When I tell people my mother-in-law has a house in the mountains, I always wonder what they envision. A Swiss chalet beside a ski slope? A log cabin tucked into a clearing, smoke coiling from the chimney? A gingerbread cottage perched on the edge of a cliff?
The mountain house is made out of brick and sits on the side of a double-lane rural highway. It is not a romantic getaway-type house. But it is pleasing. Across the street Cane Creek bubbles along, and on the other side of the creek, holding onto the side of a hill for dear life, is a red barn that from time to time deposits horses and goats onto a sloping field. The land around the mountain house (five acres of which are owned by my mother-in-law, some of those acres running alongside the creek), is either flat expanse or gentle hills.
Yesterday morning I sat on the front porch in my pjs, knitting. People drove by and looked at me out of their windows; some waved, some just gawked. I felt wonderfully scandalous and at home.
My mother-in-law lives in a city two-and-a-half hours away from the mountains. She and my father-in-law bought the mountain house fifteen years ago for a song. They were both working then, my father-in-law as a truck driver, my mother-in-law as a store manager, but they escaped as often as they could up to the mountains. My mother-in-law has told me that they used to pretend they were running away when they went up to the mountains, that they joked they would never return to the city. Sadly, they always did.
Since my father-in-law's passing a year and a half ago, my mother-in-law doesn't go up to the mountain house as often. She has made the trip a few times with one of her sisters, but she doesn't like to go by herself any more (when she was younger and my father-in-law was still alive, it wasn't unusual for her to go up by herself for days at stretch).
We had planned to take her with us when we went on Saturday, but then she kept falling. One of her sisters finally took her to the doctor, but when she got there my mother-in-law claimed to be perfectly fine. The doctor examined her, took some blood, and let her go home. By the time we arrived at her house on Saturday, she claimed to be feeling better, but she didn't think she should go up to the mountain house with us, so we went without her.
I will be honest: once at the mountain house, I examined it with a proprietary eye. My mother-in-law has offered to sell it to us for what she owes on it. Once upon a time, the plan was to leave the house to us, but that was before my father-in-law died. Now my mother-in-law is worried about money. If we buy it from her, she can still have access to it but won't have to make payments on it or worry about insurance and upkeep.
The house is eighty-seven years old. It needs a new roof. It has indoor-outdoor carpeting that should be pulled up by the roots and burned. A few years ago the furnace exploded and there is still soot on the walls and the ceilings. The house is loaded with furniture and odds and ends, the kitchen cabinets filled with more pots and plates than could be worn out in several lifetimes.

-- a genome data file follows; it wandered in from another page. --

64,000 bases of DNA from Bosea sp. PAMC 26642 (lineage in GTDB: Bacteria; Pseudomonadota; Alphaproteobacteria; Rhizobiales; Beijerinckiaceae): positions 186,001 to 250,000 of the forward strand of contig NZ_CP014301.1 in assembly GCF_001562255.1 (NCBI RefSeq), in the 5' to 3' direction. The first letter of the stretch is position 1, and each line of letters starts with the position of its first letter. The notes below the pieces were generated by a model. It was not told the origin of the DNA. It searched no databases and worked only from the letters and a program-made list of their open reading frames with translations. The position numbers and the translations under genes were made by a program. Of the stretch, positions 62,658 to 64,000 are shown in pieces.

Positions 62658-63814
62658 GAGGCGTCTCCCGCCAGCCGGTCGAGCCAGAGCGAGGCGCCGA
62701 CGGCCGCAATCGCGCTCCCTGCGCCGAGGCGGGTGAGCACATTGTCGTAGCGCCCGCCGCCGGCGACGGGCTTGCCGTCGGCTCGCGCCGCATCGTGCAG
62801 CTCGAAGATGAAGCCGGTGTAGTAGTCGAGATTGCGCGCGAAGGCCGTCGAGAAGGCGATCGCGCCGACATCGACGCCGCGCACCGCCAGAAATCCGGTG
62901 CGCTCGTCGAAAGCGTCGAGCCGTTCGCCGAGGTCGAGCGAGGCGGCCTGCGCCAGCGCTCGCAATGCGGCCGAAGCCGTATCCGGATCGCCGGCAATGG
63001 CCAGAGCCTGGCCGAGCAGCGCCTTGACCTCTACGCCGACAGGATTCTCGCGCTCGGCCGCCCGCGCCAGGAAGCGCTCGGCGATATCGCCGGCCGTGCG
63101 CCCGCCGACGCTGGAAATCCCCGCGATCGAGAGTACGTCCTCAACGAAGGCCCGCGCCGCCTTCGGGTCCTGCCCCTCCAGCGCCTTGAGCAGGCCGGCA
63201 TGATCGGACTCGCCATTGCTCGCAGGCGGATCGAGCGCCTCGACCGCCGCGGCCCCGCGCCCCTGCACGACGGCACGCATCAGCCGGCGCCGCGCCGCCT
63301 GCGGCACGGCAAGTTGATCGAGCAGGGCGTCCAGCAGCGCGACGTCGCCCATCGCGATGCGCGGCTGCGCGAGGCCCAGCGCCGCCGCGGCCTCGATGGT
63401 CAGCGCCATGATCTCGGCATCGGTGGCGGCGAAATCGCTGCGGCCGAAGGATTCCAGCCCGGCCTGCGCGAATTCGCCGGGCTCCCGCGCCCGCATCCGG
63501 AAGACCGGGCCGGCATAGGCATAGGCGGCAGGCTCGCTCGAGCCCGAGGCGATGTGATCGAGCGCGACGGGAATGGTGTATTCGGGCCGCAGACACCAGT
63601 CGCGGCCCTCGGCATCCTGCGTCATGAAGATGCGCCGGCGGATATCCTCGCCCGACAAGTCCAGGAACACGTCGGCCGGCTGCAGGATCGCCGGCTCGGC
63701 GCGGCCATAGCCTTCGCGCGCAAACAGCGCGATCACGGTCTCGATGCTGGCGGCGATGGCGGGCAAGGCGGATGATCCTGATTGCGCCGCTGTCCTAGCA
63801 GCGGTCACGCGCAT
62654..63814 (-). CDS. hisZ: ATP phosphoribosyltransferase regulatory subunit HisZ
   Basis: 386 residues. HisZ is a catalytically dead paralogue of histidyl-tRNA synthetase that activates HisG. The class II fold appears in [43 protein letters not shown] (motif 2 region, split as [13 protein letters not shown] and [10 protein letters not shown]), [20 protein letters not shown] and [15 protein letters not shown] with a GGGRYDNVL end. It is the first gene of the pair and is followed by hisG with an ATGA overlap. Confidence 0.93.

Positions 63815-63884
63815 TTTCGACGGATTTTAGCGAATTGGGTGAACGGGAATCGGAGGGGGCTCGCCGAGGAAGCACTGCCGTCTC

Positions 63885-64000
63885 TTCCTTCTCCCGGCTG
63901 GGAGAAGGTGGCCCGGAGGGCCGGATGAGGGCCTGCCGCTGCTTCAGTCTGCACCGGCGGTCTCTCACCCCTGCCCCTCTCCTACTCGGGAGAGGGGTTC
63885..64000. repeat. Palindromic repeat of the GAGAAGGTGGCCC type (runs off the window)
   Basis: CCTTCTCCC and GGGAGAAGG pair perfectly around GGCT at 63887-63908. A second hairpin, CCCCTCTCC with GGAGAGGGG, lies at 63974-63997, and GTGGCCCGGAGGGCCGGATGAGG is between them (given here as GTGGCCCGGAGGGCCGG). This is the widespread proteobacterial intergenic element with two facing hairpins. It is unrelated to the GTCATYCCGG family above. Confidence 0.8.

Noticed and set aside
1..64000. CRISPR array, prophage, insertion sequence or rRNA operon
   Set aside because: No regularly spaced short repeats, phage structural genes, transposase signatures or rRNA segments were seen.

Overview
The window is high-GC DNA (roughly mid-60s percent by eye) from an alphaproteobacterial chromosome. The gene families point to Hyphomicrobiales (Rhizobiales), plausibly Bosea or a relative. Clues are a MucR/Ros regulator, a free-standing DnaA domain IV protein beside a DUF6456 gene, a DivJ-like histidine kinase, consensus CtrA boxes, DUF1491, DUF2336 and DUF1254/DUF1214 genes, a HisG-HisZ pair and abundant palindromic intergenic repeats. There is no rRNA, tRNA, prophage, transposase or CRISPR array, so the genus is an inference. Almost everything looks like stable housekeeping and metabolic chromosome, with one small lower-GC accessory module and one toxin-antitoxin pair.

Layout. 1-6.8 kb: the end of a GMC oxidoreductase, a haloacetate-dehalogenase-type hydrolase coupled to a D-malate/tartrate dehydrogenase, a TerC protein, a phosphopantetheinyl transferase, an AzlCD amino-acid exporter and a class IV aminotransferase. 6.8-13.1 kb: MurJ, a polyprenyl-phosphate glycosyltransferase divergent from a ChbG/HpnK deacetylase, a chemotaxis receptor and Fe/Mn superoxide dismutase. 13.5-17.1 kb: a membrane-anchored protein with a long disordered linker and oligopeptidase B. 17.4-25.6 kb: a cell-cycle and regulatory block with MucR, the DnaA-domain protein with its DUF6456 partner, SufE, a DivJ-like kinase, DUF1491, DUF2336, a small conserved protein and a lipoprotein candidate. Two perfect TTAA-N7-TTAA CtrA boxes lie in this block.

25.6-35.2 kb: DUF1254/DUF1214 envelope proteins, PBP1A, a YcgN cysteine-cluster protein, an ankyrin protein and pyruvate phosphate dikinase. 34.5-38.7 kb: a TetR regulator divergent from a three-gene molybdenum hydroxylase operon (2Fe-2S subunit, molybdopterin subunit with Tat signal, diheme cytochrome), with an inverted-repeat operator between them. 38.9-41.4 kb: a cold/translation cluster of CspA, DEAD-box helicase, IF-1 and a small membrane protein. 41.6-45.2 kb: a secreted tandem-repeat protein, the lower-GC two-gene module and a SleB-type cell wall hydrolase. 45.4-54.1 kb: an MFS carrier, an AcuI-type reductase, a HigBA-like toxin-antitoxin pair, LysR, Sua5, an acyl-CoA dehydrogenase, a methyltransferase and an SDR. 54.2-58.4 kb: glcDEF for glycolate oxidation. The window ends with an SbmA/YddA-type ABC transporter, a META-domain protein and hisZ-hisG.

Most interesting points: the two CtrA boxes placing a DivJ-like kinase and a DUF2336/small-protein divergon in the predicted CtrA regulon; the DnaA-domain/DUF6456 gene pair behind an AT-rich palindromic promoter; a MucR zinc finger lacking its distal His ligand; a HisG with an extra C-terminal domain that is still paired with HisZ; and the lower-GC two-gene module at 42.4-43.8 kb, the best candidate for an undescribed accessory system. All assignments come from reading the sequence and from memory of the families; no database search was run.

But imagine the fun of walking through an old house with good bones and high ceilings and pondering what you would do here and what you would do there. You wouldn't have to do everything all at once; in fact, you could take years. Imagine this house is in an area where you can still find antiques at a steal, where beauty is as common as dandelions.
Oh, it was fun imagining all of that. Whether or not we'll end up with the mountain house is another story. My mother-in-law may change her mind. She may want to sell it for what it's worth on the market. And while the price she would ask us to pay is a bargain three times over, it still would pinch our budget.
But there's a root cellar out behind the house, and plenty of land for a big summer garden, and my boys could run across the road and be fishing in the creek in a minute whenever they wanted. No air conditioning, because the house stays cool even when the thermometer reads 86 degrees. So even though big trucks hauling loads over the mountains into Tennessee scream past the front door every few hours, and teenage boys squeal by in their souped-up cars on Saturday night, it's a kind of dream house.
Now I'm home and glad to be here. I'm still sick, if you can believe it, but feel like I'm on the mend. Today I'll do laundry and take the boys to the pool if the weather holds. We'll pick up the dog from the kennel and he'll pee all over us from excitement. It's always good to be home, to be working in your own kitchen, checking the garden for ripe tomatoes, pinching the flowers from the basil plants. But I know I'll keep thinking about the mountain house, wondering what the hardwoods would look like if we took up the carpet, imagining the hills in the fall when the leaves change, how everything smells like woodsmoke then, how the owls hoot at night like they have something important to tell you.
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